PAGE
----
on the long-form questionnaire (see Chapter 7). Rates of missing data were even higher for residents of group quarters (e.g., college students residing in dormitories, prisoners, nursing home residents, and others).
Finding 1.4: The 2000 census experienced four major problems of enumeration: (1) errors in the Master Address File; (2) large numbers of duplicate and other erroneous enumerations in the census; (3) high rates of missing data for many long-form items; and (4) inaccuracies in enumerating residents of group quarters.
A decision by the U.S. Supreme Court in 1999 prohibited the use of sampling-based methods for generating census counts used to reapportion the U.S. House of Representatives. But the Census Bureau faced three major decision points as to whether it would use the results of the A.C.E. Program to statistically adjust 2000 census data to reflect estimated coverage errors. In March 2001 the Census Bureau weighed whether to adjust census data to be used for legislative redistricting; in October 2001 the question was whether to adjust census data for such uses as allocating federal funds to states and localities; and in March 2003 the issue was whether to use a revised set of adjusted totals as the base for postcensal population estimates. Each of these decisions was preceded by a wave of intensive evaluation studies dissecting the A.C.E. Program in great detail; at each of these decision points, the Census Bureau ultimately elected not to adjust the census data.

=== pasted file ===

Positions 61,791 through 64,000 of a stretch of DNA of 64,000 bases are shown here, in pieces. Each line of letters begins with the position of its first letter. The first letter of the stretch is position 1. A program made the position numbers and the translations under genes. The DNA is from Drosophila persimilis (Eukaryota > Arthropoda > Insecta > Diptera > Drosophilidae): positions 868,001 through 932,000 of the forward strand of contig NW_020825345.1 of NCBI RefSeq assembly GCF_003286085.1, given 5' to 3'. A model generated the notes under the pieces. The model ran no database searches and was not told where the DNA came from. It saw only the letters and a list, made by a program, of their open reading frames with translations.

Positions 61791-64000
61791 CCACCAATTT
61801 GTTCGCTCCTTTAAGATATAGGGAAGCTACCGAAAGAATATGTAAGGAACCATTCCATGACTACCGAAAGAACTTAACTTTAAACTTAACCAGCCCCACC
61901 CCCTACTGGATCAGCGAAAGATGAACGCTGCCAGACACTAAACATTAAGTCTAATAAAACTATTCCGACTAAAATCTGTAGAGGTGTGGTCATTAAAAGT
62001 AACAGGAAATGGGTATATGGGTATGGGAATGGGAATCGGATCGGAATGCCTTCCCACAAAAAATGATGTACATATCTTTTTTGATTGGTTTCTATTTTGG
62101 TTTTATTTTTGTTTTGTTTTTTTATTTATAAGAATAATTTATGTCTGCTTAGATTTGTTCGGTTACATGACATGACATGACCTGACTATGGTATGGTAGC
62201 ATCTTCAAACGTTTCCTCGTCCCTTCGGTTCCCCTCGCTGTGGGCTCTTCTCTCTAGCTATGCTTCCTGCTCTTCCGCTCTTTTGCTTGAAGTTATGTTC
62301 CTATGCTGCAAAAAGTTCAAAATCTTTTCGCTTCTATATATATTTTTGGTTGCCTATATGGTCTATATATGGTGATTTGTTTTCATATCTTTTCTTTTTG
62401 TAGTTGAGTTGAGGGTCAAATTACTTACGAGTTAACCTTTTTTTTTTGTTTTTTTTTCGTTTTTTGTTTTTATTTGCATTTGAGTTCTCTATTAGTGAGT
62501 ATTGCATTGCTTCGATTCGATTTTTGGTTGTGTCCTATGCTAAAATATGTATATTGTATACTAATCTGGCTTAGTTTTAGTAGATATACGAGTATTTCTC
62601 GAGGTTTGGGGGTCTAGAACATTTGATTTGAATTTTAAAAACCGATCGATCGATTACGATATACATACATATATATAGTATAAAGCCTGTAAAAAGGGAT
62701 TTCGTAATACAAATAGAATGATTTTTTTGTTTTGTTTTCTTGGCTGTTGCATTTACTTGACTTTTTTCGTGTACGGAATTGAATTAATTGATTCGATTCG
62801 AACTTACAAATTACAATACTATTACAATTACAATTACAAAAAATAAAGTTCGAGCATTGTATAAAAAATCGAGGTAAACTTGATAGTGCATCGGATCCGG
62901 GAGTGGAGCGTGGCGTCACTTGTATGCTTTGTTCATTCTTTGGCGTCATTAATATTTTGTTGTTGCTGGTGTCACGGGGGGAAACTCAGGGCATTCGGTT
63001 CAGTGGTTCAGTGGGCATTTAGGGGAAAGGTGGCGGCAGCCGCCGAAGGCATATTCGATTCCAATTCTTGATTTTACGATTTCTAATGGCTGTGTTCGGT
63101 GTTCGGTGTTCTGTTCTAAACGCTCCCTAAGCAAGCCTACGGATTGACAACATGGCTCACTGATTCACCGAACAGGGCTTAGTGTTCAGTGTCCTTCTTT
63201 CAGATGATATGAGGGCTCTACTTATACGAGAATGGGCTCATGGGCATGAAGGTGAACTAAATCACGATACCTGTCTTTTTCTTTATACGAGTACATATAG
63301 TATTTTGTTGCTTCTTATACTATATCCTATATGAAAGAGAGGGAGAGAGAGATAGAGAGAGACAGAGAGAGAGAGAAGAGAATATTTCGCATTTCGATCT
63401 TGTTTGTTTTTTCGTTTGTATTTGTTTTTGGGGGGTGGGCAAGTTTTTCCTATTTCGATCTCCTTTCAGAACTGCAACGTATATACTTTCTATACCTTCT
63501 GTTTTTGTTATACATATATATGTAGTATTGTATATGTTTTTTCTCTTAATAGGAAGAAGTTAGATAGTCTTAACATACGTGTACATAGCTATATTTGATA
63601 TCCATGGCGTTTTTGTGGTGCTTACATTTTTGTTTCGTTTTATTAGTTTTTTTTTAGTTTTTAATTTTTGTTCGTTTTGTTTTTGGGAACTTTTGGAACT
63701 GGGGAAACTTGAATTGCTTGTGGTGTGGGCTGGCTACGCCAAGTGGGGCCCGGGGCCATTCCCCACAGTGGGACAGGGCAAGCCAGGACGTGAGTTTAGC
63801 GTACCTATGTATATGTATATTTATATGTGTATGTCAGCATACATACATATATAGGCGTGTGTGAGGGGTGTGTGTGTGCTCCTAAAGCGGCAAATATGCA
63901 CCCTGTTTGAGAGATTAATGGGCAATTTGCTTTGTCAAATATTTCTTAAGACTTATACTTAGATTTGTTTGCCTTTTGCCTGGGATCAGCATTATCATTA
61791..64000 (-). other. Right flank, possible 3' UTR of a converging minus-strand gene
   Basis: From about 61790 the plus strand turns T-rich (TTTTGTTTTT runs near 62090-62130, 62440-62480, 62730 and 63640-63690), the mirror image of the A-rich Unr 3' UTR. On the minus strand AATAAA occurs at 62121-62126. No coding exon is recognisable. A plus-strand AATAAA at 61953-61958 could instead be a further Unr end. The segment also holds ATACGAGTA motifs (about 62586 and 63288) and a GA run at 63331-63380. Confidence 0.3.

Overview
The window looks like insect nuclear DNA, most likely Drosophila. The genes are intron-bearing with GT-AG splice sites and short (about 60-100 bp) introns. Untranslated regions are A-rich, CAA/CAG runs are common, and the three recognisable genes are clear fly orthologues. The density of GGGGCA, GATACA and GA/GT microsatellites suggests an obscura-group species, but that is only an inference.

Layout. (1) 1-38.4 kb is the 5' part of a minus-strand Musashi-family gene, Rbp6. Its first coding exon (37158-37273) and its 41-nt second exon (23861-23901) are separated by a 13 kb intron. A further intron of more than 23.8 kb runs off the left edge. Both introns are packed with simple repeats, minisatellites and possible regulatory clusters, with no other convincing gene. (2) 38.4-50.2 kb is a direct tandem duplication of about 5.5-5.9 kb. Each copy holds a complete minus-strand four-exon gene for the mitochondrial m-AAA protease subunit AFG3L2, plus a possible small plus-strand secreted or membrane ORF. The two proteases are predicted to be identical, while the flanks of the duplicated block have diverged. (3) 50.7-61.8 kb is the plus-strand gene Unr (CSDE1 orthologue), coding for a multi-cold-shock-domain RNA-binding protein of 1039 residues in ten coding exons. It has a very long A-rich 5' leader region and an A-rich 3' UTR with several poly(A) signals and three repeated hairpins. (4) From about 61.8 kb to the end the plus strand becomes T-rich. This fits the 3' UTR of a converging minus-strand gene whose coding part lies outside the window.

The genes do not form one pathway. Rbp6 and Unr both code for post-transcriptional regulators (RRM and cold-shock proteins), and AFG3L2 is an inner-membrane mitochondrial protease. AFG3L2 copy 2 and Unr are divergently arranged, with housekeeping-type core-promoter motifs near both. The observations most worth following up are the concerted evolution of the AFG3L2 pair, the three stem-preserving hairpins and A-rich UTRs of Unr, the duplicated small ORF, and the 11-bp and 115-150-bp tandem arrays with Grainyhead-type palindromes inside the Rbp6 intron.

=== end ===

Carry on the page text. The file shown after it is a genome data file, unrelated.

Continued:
Finding 1.5: In March 2001, October 2001, and March 2003, the Census Bureau announced that it would not adjust the 2000 census results for incomplete coverage of some population groups (and overcounting of other groups). In our judgment, all three of the Bureau’s decisions are justified, for different reasons. The March and October 2001 decisions are justified given (1) the Bureau’s conclusion in March that evaluation studies were not sufficient to determine the quality of the A.C.E. population estimates and (2) its conclusion in October, after